Notes About CSS Editing
I'm doing a lot of CSS work lately. Even though I believe CSS is vastly superior to table based layout and font tags and center tags (and all that garbage people used to use), I'm hating it. The problem with CSS is that it's much too clever and meant to be much too clever. There is just no way a machine seems to be able to output meaningful CSS... so in the end it's all handcrafted. And you have to think about it. Tired of it all (I've been that for a while now), yesterday I looked at some of the options for making my life easier and thought about some of the things I could have done better...
Bad news first: There really is no CSS editor. No matter what people tell you. None of the products does much more than you can do with a simple text editor. Sure, you won't have to look up how to make something bold (font-weight: bold;), but you pay for that with endless forms of options for every aspect of styling. Clicking it all together doesn't really help.
What we would really need is a tool to help with the planning stage of CSS design: Something to help you rough out the code structure, to keep track of what elements exist and all that.
At the current project, I've made a mess of it all. I'm paying for it now, with every edit going through a minefield, likely changing something on another page I've never suspected. Also searching like crazy for every edit where I do have to make changes and which parts of the CSS file affect my current element. I've looked at some of the tools. I liked cssedit, which tells me almost everything I want to know about the current element.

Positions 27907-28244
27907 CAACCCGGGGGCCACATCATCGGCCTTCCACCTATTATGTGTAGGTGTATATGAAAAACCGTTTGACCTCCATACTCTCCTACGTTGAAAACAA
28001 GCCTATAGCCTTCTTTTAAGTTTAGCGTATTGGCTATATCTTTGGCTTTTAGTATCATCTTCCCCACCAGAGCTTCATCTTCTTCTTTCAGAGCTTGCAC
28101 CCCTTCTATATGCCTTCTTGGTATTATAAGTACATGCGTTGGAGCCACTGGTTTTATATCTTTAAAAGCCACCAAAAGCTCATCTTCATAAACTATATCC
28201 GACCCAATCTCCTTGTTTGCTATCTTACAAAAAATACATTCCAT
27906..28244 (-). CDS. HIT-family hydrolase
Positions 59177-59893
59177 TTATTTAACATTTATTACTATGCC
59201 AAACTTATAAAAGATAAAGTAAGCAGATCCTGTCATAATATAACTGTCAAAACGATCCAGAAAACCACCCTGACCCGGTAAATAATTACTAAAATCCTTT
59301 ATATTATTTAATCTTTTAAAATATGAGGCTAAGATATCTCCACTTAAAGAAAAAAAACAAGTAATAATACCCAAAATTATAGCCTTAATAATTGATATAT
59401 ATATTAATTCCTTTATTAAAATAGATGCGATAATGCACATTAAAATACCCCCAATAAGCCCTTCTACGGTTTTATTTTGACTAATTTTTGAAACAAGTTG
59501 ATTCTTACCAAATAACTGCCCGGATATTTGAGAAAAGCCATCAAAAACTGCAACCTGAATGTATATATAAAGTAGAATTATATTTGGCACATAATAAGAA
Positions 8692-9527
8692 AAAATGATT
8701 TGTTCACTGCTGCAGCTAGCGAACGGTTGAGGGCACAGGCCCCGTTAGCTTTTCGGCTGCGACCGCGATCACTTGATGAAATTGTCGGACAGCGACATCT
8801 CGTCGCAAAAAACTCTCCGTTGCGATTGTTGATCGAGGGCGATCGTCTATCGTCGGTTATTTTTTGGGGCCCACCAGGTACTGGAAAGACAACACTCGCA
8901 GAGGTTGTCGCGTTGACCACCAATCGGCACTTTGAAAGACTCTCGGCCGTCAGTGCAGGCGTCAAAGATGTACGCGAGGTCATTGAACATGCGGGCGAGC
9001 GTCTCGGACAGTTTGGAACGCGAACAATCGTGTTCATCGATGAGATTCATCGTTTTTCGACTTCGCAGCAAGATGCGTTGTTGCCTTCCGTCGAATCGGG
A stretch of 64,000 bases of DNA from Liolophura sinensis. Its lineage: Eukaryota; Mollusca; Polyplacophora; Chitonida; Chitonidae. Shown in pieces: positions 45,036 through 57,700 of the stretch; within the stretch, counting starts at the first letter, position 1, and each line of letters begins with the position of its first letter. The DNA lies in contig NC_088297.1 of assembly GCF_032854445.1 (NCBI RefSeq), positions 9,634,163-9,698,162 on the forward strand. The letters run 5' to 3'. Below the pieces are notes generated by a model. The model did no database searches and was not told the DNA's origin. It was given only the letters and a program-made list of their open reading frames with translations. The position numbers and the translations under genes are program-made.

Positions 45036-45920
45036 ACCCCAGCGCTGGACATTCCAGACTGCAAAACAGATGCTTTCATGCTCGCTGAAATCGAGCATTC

But even better was the FireFox extension Firebug: This one lets me "inspect" an element, then shows me all of the CSS that affects this element. Which rules are applied directly, which are inherited, which are inherited and overridden. This helps a lot.
Apart from that it comes down too this CSS design strategy:
- learn CSS well, there really isn't a tool that will help you with the thought process; if you have to slap a class on everything, then you're not there yet
- design top-down, main layout elements first, small stuff later
- try to go through your layout sketches, identify stuff that is similar and try to find suitable class names for these - helps a lot in making the structure obvious
- work with standards compliant browsers first, put IE "fixes" into a separate CSS file (included with conditional IE comments) later
- avoid all the "IE hacks", hacks in general, floats, clearfixes, etc. like the plague - you will cry yourself to sleep for nights on end for every time you use these, so better keep it as low as possible
- while we're at it: everybody is shouting at tables, but keep in mind that if your data is really tabular, then use a table... that's what they were meant for!
- if you're stuck with stuff "overlapping" (different kind of elements being lumped together under the same styles), eat the bitter pill and clean up your CSS bringing related stuff together, eliminate special cases as much as possible, use special classes (and sometimes IDs) on outer divs if you have to